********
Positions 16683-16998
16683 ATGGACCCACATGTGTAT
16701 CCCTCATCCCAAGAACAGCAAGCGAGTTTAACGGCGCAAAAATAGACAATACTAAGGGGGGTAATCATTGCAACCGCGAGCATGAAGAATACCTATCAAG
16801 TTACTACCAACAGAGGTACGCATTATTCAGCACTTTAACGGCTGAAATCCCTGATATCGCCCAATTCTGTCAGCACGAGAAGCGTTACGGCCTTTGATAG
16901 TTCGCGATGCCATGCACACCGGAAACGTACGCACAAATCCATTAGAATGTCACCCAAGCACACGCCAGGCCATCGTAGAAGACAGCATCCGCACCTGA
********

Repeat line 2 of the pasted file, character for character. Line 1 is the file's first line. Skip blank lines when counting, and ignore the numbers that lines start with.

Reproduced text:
16683 ATGGACCCACATGTGTAT